Department of Mechanical and Industrial Engineering, Ryerson University, Toronto, Canada.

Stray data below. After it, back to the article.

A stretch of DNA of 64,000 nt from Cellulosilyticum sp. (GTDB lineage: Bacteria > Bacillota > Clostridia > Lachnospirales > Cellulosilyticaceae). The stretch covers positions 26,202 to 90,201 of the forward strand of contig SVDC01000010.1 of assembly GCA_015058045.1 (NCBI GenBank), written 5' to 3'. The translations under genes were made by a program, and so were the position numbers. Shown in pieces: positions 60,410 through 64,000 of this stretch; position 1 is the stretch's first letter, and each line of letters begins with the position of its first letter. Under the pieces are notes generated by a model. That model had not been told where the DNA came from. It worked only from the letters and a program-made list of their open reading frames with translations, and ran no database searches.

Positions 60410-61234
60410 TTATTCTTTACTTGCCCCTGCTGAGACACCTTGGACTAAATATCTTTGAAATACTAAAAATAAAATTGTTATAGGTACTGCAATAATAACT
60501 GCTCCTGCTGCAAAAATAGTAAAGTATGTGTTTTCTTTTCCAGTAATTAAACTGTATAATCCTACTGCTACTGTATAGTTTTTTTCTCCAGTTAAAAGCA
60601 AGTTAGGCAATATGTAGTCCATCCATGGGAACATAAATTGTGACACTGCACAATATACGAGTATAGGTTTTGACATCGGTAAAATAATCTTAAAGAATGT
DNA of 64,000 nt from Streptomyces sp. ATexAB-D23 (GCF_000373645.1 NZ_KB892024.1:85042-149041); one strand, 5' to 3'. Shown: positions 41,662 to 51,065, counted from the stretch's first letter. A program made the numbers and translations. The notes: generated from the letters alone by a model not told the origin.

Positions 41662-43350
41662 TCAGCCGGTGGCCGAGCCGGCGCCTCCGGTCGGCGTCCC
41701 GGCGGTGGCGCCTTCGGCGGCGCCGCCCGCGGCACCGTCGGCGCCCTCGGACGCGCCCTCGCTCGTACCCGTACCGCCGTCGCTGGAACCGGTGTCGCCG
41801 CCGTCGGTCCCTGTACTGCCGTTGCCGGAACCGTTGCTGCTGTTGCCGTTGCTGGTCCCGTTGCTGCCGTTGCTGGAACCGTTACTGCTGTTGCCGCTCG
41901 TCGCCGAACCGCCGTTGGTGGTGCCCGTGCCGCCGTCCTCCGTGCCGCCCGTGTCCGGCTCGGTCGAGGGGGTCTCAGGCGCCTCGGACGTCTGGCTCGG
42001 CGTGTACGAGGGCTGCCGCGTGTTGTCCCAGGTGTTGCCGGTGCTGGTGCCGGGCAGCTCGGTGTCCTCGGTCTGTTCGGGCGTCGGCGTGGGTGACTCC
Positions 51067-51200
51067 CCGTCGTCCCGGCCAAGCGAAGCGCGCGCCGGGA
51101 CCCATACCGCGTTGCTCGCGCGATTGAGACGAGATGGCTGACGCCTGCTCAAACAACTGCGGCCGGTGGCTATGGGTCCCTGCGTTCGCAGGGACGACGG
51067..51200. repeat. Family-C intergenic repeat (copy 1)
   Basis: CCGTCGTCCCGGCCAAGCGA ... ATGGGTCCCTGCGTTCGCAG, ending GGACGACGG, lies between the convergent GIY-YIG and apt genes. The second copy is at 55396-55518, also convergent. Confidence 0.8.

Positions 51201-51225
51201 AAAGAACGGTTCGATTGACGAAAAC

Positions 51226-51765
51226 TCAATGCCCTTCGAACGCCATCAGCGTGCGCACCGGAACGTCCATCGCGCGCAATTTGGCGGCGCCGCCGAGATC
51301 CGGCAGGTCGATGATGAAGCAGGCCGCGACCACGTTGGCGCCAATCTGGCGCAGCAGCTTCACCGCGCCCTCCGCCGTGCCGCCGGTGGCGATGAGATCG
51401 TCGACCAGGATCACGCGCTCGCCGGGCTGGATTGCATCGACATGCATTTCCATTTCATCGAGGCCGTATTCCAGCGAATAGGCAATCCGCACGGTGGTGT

Microparticles are used in a variety of different fields, such as drug delivery. Recently, non-spherical microparticle generation has become desirable. The high surface-to-volume ratio of non-spherical microparticles allows for enhanced targeting, and attachment to cells and tissue. Current non-spherical microparticle generation techniques require complicated setup, and utilizing natural micrograins, such as pollen grains, as non-spherical delivery vehicles, requires extensive post-processing. Here, we describe a unique and facile chemical synthesis approach, for controlled generation of pollen-like microparticles, based on ionic cross-linking of alginate and calcium chloride (CaCl2), within an all-biocompatible aqueous two-phase system (ATPS) of dextran (DEX) and polyethylene glycol (PEG). Our technique controls the length of spikes that emerge on the surface of these microparticles. We anticipate that these pollen-like spiky microparticles may be used as drug delivery vehicles, and this new chemical synthesis approach may be used for generating other biomaterials.